I’m going to keep this brief……..


……………OK that’s the end of the puns.

I didn’t really understand a lot of the hoopla around Tom Jones. He was a big star in the sixties and he had some remarkable success. But when I heard of his collaborations with dance producers and various pop whizz kids it made me feel, well, slightly depressed. There’s a lot on the world of popular music that does depress me and I’m pleased to say I don’t ever have to deal with it in this blog or on the AC as there’s too much good stuff to celebrate. But in this particular blog I need to explain a Damascene conversion more remarkable than even the great stalwarts of the Labour Party’s conversion to membership of the upper chamber. Folks…I’m loving where Tom Jones has found himself and for that reason I’m pleased to say he is a returning star to the Another Country gallery of great guests.

I knew the inside track on this story a little from a friend who is working within Tom’s management office so I was not completely  surprised when I heard the few tracks for Praise and Blame. However I know enough of the story to know that no one – including label or management quite knew what to expect. Ethan Johns – the man who has produced both Praise and Blame and the new Spirit In The Room is a man with a serious pedigree. Having produced seminal albums for Ryan Adams and Ray LaMontagne as well as many others he was in a position to dictate his own terms. From my inside knowledge I understand the most surprising aspect was that no one outside of Tom, Ethan and the immediate circle was allowed in. No one knew how long the process was going to take and it was all the more surprising when the smoke went up the chimney within a couple of weeks to say – “Our work here is finished.”

When Praise and Blame started to appear on our radar there were a number of people expressing love and admiration for the record. Although the song choice was less than impeccable (a little too many songs had been done by others for my liking) nevertheless, as in all successful albums, there was one song which stopped you in your tracks and made you want to play it to all your pals. For me that was Tom’s quite stunning version of Bob Dylan’s “What Good Am I?” Although I’d liked the song it had never appeared as visceral and human as on the Tom version and something in the voice of this septuagenarian reflecting on his own path made me stop and reflect that this indeed was a very special performance. The highlight of all this for me came in January of last year when Tom and his band performed the entire album as a piece of work at our own Celtic Connections. It was perfect.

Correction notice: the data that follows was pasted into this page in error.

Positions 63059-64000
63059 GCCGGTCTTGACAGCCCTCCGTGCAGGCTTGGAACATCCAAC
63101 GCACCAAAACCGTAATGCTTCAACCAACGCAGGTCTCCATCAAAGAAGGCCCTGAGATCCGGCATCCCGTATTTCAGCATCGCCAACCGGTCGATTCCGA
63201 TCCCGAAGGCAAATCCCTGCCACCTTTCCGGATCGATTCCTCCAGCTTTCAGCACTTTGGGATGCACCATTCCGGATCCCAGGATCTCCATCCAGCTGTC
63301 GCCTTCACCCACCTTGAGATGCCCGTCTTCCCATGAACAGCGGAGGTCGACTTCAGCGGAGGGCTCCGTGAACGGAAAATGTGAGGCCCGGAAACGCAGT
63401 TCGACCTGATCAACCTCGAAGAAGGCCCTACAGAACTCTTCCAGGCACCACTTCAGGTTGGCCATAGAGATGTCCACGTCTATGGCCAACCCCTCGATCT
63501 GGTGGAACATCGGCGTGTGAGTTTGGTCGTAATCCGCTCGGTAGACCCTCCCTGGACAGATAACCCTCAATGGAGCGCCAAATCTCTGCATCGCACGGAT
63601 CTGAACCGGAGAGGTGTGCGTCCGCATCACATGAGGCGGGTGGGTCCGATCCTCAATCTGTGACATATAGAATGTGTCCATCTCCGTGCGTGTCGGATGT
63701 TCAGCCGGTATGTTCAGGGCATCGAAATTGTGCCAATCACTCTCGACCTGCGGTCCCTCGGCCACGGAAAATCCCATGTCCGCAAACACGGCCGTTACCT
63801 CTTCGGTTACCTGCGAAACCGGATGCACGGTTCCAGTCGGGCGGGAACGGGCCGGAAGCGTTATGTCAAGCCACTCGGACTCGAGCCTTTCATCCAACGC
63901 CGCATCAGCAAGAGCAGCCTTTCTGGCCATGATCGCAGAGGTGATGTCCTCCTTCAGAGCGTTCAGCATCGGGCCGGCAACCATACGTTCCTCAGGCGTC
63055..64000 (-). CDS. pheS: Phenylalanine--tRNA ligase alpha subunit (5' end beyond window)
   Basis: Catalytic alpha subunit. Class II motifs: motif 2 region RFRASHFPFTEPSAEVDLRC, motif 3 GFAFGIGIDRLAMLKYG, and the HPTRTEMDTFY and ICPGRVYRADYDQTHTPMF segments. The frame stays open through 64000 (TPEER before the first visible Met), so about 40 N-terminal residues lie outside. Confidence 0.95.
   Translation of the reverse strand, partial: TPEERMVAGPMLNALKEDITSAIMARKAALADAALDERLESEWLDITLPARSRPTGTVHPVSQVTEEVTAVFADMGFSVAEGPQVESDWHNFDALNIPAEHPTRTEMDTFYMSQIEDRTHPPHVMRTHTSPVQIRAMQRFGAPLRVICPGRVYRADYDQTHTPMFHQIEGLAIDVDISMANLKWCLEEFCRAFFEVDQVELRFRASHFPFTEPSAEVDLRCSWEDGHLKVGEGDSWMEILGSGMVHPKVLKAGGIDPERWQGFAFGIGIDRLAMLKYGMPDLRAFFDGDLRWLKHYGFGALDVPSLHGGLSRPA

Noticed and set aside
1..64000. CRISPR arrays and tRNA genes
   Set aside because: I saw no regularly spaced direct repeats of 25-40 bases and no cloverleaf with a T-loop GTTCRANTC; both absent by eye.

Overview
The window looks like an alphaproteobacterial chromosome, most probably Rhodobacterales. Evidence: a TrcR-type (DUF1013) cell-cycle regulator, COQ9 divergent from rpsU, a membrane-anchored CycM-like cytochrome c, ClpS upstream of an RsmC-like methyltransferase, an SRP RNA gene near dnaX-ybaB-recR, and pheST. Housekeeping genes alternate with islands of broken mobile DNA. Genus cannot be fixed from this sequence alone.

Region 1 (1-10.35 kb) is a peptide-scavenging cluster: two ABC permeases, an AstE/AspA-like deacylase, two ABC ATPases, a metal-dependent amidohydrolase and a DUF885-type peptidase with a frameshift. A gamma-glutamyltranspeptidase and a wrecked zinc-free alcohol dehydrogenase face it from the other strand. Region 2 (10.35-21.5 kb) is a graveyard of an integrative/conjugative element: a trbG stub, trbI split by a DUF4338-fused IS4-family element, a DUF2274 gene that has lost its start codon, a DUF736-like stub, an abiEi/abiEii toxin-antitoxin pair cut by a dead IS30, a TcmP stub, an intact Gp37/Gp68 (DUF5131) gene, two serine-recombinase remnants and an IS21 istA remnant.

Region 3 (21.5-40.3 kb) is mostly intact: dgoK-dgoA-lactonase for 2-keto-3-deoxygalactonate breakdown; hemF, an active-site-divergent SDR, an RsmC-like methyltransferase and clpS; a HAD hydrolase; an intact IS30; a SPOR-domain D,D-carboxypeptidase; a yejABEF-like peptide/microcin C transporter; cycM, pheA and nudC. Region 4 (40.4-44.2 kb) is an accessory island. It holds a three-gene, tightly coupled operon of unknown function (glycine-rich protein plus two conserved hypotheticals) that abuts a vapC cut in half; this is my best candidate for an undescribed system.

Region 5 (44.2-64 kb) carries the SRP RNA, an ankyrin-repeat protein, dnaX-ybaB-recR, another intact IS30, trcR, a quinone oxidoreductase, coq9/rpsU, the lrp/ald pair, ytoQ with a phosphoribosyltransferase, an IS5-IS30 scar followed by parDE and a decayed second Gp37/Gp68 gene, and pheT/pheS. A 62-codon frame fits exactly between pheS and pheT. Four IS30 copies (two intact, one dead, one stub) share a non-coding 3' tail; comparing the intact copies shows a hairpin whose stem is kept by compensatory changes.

I was therefore delighted to announce that Tom had not only done it again but, in all honesty, surpassed himself on Spirit In the Room. There’s so much to enjoy of the new record and again a heart stoppingly brilliant interpretation of a previously overlloked song – Leonard Cohen’s Tower of Song. The second half of Friday night’s show will be Tom Jones and myself talking it all through. There’s much to learn friends – and it’s all good.

I’m writing this on my (long) way home from Nashville. As ever it rekindled the flame that always burns for country. highlights were seeing Stonewall Jackson with Marty Stuart, working with some great, great songwriters and hearing some brilliant country songs I’d never heard before on the radio. Look out for Josh Turner, Don Williams and the other man from Memphis on Friday. It all starts at five past eight on BBC Radio Scotland.